“I know a lot of students write poetry, but don’t share it with anyone,” Ortega said. The pair put a box out where people could submit their works anonymously if they choose.
“At first people were hesitant,” Bell said, “But once we put up a few poems, more and more people submitted them.”
Accessibility for all
Zach Chrichton, Kenny Hallock and Kevin Soto improved beach access at Jackson Beach by creating handicapped parking spots at the north end of the beach and adding an unloading zone near the gravel path leading to driftwood benches. Chrichton also studied the accessibility of beaches throughout the island and created the logo for “Accessibility for All, San Juan Island.”
This was the first time Chrichton worked in a group project, he said. He added that he enjoyed the experience and would do again.
Many community members turned out to help with this project, Chrichton said, beach walkers stopped and lent a hand while the students were working. Other locals donated materials, equipment and expertise. One of the key lessons the group learned, the trio agreed, was the importance of communication.
Disc golf course clean-up
Soma Andrews and Jaden Jones have played disc golf at Roche Harbor for years. The pair thought that cleaning the fairway and publicizing the course would make for a great project. Clearing brush and tidying up was phase one. Phase two was creating a brochure, complete with instructions on how to play the game.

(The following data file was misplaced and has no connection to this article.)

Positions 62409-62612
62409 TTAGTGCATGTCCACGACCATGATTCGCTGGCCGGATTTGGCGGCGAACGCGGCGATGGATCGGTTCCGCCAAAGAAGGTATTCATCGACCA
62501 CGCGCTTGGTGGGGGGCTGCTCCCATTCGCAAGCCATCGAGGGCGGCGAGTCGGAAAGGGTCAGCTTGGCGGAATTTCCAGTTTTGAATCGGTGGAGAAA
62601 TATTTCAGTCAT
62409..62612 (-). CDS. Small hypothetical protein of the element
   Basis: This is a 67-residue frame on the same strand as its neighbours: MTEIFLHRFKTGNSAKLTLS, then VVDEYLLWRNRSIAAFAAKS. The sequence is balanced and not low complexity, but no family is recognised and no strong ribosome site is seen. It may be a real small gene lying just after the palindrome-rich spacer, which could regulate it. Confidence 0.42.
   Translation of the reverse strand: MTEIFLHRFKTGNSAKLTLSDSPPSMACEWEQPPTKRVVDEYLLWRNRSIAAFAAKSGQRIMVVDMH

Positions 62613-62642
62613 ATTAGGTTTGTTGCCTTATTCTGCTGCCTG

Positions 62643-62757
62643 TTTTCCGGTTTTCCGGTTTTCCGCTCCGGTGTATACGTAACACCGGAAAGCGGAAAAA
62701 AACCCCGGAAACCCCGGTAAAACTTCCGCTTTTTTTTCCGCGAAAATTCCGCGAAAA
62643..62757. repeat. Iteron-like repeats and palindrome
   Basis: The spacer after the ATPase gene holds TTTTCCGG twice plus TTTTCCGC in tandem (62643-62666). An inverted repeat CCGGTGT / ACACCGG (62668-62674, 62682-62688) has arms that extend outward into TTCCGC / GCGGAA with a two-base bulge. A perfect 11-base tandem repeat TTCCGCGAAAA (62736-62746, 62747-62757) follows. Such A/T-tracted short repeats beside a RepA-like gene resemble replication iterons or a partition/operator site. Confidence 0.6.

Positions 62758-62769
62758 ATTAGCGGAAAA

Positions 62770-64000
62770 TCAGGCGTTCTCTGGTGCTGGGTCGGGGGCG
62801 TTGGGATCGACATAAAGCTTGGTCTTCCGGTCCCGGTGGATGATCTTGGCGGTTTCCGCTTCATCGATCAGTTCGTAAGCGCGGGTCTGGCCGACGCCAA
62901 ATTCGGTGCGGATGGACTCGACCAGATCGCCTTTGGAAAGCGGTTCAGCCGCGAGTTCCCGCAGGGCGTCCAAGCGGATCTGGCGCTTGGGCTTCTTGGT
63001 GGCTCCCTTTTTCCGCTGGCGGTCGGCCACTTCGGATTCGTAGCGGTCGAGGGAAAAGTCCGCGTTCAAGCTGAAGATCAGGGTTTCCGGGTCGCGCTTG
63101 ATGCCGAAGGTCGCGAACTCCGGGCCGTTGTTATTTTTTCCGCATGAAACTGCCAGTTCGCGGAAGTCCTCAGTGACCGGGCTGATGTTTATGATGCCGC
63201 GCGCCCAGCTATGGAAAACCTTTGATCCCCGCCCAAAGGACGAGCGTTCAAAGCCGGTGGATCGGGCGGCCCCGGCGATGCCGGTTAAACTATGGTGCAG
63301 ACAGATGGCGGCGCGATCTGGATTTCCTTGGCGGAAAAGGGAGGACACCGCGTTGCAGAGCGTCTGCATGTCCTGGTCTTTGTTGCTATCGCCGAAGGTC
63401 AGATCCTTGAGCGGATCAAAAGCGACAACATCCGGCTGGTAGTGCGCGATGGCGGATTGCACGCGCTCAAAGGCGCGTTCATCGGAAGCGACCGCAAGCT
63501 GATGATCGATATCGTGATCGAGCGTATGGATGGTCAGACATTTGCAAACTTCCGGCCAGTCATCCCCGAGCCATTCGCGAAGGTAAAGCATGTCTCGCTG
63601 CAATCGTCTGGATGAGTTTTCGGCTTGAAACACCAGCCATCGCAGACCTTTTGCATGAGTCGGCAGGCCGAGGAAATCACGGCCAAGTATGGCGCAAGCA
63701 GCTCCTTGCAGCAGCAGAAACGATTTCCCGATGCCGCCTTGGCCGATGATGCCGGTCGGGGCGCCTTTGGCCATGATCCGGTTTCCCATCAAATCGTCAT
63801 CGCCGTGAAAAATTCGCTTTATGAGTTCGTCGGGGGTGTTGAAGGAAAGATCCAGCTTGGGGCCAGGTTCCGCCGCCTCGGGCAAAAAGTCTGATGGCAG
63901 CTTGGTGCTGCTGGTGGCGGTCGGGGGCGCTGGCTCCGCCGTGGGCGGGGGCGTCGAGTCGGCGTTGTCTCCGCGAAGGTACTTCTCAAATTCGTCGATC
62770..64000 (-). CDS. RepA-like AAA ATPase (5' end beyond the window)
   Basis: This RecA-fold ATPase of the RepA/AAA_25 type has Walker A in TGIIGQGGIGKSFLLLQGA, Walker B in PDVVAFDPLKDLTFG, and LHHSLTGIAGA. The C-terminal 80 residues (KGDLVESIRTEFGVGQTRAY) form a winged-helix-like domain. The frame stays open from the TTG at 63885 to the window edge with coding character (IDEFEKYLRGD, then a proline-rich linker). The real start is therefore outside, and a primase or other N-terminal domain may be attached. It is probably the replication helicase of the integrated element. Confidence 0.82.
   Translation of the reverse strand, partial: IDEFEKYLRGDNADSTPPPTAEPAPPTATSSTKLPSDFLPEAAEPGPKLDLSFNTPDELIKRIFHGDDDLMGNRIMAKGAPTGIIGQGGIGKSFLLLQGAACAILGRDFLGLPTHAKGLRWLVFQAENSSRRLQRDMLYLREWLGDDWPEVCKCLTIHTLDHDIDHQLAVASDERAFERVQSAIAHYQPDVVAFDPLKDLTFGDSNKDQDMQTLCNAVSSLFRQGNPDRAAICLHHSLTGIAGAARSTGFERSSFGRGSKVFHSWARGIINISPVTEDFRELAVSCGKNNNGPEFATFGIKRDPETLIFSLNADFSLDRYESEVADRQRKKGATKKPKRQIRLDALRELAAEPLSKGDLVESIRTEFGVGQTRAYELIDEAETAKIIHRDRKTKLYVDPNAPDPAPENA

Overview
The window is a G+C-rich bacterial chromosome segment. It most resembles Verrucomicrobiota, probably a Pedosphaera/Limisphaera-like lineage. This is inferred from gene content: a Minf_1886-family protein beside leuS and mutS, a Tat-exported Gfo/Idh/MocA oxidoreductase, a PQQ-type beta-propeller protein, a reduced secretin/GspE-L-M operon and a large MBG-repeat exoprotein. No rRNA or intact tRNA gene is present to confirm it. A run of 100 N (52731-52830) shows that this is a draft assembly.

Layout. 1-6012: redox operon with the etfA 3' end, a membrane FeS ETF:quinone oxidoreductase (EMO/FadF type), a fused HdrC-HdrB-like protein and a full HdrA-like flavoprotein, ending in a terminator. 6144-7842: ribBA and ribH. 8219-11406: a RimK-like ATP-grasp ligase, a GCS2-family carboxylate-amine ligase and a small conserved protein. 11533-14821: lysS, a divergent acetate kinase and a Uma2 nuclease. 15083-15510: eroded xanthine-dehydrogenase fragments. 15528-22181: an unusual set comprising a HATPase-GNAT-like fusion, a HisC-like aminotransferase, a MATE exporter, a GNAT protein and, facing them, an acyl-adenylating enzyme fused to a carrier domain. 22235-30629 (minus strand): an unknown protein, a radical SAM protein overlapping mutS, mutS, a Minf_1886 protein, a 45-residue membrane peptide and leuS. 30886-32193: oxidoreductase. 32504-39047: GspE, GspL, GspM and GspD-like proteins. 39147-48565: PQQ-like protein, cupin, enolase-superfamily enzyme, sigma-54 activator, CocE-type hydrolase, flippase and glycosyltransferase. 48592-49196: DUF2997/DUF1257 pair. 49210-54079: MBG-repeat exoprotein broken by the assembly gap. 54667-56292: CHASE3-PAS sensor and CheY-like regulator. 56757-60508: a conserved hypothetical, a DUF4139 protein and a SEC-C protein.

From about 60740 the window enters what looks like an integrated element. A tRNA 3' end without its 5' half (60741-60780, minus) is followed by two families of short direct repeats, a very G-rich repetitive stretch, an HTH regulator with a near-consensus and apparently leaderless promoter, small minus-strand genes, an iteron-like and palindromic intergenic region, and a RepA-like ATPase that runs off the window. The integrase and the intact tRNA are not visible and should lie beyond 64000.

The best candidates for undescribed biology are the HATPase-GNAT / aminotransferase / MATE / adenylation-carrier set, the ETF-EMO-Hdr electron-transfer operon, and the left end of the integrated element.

Houses for dogs in need
Casy Gollen and Teagen Magnuson were concerned about dogs that were constantly being left outside, they said, so they designed and built five insulated doghouses. The insulation keeps the canines warmer in the winter and cooler in the summer. The houses have already been given away to some very excited families, Gollen said.
Justin Ha and Mattew Vogel designed house-shaped wooden ornaments for the San Juan Home Trust to sell as a fundraiser.
The design, Ha said, resembles the trust’s Sunrise housing community. Vogel added the duo made 600 hundred of the tiny houses, all of which are now with the trust. The first sheet of 50 ornaments took two hours to complete, but by the end, the team had it down to just 15 minutes, Ha said.
Shelves for the animal sanctuary